File this under “More depressing confirmation of what we already suspected”:

O.R. W. Pergams and P. A. Zaradic. 2008. Evidence for a fundamental and pervasive shift away from nature-based recreation. Proc. Natl. Acad. Sci. USA, 10.1073/pnas.0709893105.

In this paper they compare the US, Japan, and Spain across a wide variety of environmental recreation variables. This work stems from earlier research (see below) investing decreases of US National Park visits of up to 25% since 1990.

Their conclusion:

“all major lines of evidence point to an ongoing and fundamental shift away from nature-based recreation.”

Now, I know, correlation isn’t the strongest of analyses. But when you combine it with a multi-factorial linear regression, it is pretty compelling–especially when it confirms something I think a lot of us have long suspected.

This is actually just the latest work by these authors, on the same topic; I liked their earlier paper a lot better, simply because the scope was smaller. I’ll let this excerpt from the abstract explain what they found:

Is love of nature in the US becoming love of electronic media? 16-year downtrend in national park visits explained by watching movies, playing video games, internet use, and oil price. Journal of Environmental Management 2006. 80:387-393.

“Spearman correlation analyses found this decline in NPV [bg-national park visits] to be significantly negatively correlated with several electronic entertainment indicators: hours of television, (P<0.001), video games (P<0.001), home movies (P<0.001), theatre attendance (P<0.025) and internet use (P<0.001)….
Multiple linear regression of four of the entertainment media variables as well as oil prices explains 97.5% of this recent decline. We may be seeing evidence of a fundamental shift away from people’s appreciation of nature (biophilia, Wilson 1984) to ‘videophilia,’ which we here define as “the new human tendency to focus on sedentary activities involving electronic media.” Such a shift would not bode well for the future of biodiversity conservation.”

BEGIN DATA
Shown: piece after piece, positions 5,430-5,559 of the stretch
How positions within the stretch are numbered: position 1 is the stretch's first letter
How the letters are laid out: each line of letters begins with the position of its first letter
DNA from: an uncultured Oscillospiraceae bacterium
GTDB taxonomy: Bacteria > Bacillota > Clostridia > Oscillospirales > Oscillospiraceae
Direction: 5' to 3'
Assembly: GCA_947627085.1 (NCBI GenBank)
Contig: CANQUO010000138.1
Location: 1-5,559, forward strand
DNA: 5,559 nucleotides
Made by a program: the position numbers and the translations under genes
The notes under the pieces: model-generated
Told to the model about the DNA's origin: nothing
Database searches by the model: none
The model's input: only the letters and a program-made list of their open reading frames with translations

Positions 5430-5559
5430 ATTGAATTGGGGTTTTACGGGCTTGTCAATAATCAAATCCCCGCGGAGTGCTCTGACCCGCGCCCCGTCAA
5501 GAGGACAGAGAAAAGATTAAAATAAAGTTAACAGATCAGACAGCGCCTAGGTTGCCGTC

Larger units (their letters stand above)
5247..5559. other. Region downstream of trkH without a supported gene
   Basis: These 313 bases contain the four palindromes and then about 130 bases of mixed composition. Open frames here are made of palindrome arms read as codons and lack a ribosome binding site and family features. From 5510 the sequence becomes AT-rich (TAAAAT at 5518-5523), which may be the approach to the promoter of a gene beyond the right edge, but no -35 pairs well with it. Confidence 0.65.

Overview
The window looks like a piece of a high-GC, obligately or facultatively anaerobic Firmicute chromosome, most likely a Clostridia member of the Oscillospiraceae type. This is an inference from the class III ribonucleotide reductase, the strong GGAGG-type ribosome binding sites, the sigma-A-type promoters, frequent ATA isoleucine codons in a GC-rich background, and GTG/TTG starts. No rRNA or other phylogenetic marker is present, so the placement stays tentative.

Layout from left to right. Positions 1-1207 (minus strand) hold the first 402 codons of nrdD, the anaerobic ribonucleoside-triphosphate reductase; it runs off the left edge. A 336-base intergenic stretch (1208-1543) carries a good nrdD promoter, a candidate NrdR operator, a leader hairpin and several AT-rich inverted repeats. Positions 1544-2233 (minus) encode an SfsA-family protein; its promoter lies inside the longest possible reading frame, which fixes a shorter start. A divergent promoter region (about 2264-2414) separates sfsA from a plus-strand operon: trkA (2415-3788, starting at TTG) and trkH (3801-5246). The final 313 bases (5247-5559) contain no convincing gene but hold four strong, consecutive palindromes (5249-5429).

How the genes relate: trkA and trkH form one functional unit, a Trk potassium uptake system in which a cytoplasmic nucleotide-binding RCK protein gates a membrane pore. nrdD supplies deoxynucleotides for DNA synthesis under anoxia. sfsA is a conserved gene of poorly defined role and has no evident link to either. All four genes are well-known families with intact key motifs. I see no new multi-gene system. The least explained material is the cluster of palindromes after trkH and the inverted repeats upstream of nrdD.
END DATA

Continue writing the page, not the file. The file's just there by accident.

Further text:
They also have a review paper:

Videophilia: Implications for Childhood Development and Conservation. Journal of Developmental Processes 2007. 2(1): 130-144. (PDF version of paper)

So there you have it–the internet did kill nature. I guess it’s a bad sign that these papers made me depressed and that I wanted to stay in bed and eat chocolate.

Posted by Gwen Pearson

Writer. Nerd. Insect Evangelist. Have you heard the good news? BUGS!


  1. So true, although I’d blame the shift to cities and TV ahead of the internet — far too many people think of nature as something to be revered from a distance, which, in the end, leads to the same decline that happens to churches when folks don’t visit them… (which I’m sure you don’t mind, but you might still grant the analogy.)

    The days of Teddy Roosevelt, the naturalist and hunter as ideal man, were perhaps better than the alternative, which is all to often someone perched in front of the TV watching “the game.”

    Ah, but the internet can also connect up folks and encourage such tendencies…e.g….and not coincidentally, I’ve got a recent blog post with a creature that I hope to see some day in the wild — and a post about the bio of TR that I recently read and my own outdoor activities.

  2. I’m not anti-church. I’m just anti intrusive bible-thumping :)
    I have a much more “live and let live” attitude than, say, PZ.

    Eco-theology has actually been helpful in fighting some conservation battles (obviously, the stewardship people, not the dominion folks.)

  3. This reminds me of a previous post of yours where you were commenting on the state of Michigan closing or reducing services at a number of states parks due to budget problems.

    It has also been a common refrain at national parks that there are too many people trying to use the same facilities, resulting in not just over-crowding, but also over-usage of facilities, and wearing down of natural resources and nature itself.

    You put these kinds of problems together with economic recession issues like less income resulting in less travel, and you get yes, more people doing stay-at-home things.

    And then you have folks like my hubby who has always been more of a spectator than a player, who prefers armchair research, and more armchair nature over the real, humid-buggy-haul-ass-and-gear nature.

    It’s always multifactoral and complex.


  4. actually, overuse was in their analysis, and wasn’t a factor.

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